Herbs and their properties are of crucial importance both in If and in the practice of
medicine. People well versed in the lore of plants and their use are usually Onsegn or
Ologn, both terms are names both of the practice it self and the person with this
particular knowledge. Also Babalwos are usually very knowledgeable about both the
property of herbs them selves and the various ofo (words of power or incantations), p
(curses) and p (prayer). As for p and p Buckley comments interestingly that both
these ways of charging a medicine is related to truth (t), not as stating the facts, but that
ones words has an positive or negative impact on the world and on ones environment
(Buckley 1997:141). Maybe this idea of truth can explain why the d, tr Mj is said
to carry the essence of sanyn and ym srng since this d is related to the use of
the tongue and where incantations are born. One proverb says that. s is the father of the
lie and tr is its mother. A lie, do not necessarily mean to not stating the fact, but that
ones words has a negative impact on the world, meaning that this proverb more speak about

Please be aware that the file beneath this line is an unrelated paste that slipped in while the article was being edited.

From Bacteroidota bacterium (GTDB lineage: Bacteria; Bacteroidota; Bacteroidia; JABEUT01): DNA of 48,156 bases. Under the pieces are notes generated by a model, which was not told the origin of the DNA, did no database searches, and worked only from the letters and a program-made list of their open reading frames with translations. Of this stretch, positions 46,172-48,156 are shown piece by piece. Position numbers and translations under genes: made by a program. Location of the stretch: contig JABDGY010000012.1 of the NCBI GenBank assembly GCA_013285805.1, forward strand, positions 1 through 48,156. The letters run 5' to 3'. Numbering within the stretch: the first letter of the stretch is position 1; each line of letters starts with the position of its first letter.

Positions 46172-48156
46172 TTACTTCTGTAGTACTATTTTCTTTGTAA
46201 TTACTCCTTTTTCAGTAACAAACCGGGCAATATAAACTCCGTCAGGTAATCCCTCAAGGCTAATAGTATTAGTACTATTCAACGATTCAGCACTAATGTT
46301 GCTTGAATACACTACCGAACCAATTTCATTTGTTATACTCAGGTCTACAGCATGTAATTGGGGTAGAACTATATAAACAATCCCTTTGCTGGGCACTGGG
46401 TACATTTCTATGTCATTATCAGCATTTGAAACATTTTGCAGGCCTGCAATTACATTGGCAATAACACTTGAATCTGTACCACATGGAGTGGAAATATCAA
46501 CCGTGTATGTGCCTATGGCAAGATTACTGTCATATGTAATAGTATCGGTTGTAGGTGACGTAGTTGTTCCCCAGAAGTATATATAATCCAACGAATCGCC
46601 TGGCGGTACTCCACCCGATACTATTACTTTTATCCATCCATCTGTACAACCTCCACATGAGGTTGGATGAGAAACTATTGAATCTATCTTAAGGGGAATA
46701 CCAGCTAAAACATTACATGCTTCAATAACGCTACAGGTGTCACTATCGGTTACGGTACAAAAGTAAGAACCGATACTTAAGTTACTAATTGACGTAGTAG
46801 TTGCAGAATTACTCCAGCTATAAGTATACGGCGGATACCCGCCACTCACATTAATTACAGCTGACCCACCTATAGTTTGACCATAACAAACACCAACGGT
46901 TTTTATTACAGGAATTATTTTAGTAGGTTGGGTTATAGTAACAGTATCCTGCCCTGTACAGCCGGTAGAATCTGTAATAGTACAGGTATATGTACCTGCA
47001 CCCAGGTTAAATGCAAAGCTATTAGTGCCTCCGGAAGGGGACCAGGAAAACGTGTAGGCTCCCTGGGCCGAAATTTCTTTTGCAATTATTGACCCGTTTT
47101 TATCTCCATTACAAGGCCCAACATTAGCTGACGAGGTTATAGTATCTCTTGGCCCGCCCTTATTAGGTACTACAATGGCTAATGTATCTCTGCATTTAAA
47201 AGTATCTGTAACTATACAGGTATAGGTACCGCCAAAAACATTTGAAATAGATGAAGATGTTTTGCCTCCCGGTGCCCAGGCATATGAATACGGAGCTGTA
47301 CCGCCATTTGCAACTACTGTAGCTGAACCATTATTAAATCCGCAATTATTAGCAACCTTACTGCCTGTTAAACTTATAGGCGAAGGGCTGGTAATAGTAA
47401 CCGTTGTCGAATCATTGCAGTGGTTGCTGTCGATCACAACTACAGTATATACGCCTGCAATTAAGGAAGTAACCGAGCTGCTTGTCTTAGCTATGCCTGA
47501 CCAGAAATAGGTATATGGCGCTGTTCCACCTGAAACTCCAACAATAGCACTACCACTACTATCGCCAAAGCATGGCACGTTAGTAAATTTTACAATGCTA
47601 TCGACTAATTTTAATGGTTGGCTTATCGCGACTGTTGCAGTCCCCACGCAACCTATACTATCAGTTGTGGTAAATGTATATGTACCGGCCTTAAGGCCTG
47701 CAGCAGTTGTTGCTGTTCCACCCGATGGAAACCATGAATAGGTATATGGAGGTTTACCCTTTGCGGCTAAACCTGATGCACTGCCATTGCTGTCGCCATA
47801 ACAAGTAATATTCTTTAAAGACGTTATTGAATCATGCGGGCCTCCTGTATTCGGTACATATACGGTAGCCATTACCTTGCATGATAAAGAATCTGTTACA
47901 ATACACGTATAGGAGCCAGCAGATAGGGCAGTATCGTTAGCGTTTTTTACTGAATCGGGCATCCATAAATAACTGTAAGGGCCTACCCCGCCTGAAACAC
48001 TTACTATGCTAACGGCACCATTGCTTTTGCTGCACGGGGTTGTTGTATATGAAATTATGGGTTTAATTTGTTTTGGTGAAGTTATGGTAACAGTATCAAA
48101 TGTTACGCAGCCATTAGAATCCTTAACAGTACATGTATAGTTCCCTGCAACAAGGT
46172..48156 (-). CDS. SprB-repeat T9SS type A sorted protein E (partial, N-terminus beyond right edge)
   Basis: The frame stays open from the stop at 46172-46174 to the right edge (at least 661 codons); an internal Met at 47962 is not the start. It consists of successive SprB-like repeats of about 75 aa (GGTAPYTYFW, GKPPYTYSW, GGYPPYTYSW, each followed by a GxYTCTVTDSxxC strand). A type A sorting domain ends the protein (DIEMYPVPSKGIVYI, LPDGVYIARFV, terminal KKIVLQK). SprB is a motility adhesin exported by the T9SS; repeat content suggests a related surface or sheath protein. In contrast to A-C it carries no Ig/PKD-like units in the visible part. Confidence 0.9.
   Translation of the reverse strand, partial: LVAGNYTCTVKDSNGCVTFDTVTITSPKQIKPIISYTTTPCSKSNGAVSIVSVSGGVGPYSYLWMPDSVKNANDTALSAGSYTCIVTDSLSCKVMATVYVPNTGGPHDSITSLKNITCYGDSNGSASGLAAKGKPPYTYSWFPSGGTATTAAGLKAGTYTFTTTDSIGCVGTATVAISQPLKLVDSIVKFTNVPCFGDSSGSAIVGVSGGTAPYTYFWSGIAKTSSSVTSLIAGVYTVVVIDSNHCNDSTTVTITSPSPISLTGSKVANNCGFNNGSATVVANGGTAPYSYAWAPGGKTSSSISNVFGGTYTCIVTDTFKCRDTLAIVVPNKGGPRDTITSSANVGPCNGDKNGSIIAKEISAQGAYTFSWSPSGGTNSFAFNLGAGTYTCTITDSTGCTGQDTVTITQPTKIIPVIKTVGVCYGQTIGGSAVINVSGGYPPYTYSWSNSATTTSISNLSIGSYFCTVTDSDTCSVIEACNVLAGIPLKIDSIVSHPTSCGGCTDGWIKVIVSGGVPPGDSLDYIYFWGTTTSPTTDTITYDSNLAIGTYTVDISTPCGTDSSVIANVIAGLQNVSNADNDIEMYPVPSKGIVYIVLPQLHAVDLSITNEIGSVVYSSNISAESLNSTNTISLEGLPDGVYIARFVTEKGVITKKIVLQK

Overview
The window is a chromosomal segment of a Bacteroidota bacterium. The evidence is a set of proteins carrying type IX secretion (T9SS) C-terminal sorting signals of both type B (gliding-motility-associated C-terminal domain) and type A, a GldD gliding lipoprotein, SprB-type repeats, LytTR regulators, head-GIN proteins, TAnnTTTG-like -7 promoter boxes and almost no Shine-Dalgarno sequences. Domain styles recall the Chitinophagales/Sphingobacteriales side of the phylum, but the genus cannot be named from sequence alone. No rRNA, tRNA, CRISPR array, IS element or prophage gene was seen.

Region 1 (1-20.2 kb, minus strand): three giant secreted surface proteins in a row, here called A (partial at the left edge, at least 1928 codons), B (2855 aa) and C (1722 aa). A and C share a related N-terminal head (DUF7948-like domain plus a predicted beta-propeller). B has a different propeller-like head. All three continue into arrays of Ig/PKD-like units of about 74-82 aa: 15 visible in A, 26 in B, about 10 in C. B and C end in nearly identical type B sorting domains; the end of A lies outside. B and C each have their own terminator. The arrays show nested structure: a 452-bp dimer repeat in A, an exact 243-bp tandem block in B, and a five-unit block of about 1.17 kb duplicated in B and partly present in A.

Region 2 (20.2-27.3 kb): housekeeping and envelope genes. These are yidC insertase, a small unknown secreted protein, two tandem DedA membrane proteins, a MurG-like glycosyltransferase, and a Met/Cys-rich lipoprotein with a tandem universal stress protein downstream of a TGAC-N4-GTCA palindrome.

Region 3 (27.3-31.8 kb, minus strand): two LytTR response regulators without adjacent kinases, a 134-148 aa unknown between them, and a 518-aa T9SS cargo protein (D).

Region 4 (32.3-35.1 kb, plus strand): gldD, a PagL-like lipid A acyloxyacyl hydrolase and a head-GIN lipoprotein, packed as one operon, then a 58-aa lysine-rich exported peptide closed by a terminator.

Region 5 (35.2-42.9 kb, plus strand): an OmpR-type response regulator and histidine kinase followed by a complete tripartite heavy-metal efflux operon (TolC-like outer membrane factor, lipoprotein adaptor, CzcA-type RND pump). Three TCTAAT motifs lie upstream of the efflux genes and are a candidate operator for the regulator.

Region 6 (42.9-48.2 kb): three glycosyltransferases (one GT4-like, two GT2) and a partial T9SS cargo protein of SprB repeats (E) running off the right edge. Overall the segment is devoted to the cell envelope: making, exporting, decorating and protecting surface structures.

the power of the word and the power over the word possessed by these two spirits. This
dual quality of the medicine is also noted by Awolalu who says: the mysterious power in a
medicine may be used for good or evil end (Awolalu1996:74). With herbs one can cure
illness or provoke illness, this seem to be related to the idea of all diseases naturally being
present in the body of man and that disease is seen as a either a symptom of excess or a
result of excess, usually by food, wine or sex. If calls for a lifestyle of moderation and this
is also a view held by the majority of the Onisegun (Buckley 1997: 53). Illness is
understood on premises of the threefold color scale, blackish, reddish and whitish as
encountered in the discussion about witches, so it is in medicine and thus ties in with
Yoruba metaphysics as related to the geocentric and holistic understanding of the world.
This is related to phenomena of the earth and the body simultaneously where blackish
refers to matters hidden, reddish to matters dangerous and white to matters fertile. This is